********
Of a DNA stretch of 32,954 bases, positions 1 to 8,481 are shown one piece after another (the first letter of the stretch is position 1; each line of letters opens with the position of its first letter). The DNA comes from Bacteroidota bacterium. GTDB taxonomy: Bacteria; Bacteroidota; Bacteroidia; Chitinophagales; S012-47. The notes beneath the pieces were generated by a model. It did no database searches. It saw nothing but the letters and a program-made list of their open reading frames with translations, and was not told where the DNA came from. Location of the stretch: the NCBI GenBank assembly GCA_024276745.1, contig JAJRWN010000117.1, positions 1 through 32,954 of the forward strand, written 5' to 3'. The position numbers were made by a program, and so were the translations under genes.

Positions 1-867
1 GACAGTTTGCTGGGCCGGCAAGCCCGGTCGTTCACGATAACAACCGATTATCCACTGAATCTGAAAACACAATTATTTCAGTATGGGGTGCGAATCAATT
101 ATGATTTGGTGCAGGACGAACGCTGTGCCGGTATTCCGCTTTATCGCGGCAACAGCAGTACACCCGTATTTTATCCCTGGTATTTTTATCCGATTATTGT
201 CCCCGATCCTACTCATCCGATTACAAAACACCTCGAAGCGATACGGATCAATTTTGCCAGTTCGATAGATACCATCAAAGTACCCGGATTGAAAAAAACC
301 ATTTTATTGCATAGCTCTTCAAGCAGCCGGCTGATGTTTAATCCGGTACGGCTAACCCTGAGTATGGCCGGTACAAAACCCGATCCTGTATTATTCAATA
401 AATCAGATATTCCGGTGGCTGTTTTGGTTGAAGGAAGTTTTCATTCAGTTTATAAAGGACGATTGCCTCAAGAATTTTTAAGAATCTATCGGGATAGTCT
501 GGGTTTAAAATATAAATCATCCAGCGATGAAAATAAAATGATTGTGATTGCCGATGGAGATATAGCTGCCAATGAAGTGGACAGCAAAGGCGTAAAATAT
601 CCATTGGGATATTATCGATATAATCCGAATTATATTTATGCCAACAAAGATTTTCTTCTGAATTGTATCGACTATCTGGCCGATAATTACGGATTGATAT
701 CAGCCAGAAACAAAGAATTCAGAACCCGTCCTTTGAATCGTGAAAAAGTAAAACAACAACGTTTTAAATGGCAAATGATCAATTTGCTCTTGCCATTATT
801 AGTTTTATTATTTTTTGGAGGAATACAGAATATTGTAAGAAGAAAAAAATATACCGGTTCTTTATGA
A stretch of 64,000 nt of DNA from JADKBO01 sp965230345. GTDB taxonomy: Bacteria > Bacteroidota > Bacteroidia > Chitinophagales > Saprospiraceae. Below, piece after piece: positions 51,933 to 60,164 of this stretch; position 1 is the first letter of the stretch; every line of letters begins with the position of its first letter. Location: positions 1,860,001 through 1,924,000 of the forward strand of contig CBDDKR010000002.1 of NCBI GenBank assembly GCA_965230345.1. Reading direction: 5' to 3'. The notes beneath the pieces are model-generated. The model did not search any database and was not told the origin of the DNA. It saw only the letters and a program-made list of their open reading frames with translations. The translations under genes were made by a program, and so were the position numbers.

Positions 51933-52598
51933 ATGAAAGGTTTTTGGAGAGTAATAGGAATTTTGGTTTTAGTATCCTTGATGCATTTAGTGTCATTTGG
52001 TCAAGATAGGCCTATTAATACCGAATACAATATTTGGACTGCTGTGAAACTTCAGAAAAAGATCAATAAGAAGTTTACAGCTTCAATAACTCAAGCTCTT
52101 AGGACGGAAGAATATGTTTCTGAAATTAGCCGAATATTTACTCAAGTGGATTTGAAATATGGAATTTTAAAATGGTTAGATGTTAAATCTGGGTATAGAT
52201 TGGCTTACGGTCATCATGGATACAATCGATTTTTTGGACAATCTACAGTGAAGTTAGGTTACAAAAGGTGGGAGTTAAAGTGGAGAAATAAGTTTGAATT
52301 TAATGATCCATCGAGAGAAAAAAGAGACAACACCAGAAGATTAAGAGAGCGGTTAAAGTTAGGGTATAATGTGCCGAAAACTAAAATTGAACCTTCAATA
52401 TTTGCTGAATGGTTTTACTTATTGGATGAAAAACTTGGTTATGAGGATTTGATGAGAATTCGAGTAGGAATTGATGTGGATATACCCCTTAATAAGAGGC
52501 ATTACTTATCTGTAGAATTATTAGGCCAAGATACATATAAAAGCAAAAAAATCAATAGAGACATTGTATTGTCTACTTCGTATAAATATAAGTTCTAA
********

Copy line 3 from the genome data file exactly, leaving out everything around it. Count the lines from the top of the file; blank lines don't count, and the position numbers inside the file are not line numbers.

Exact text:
1 GACAGTTTGCTGGGCCGGCAAGCCCGGTCGTTCACGATAACAACCGATTATCCACTGAATCTGAAAACACAATTATTTCAGTATGGGGTGCGAATCAATT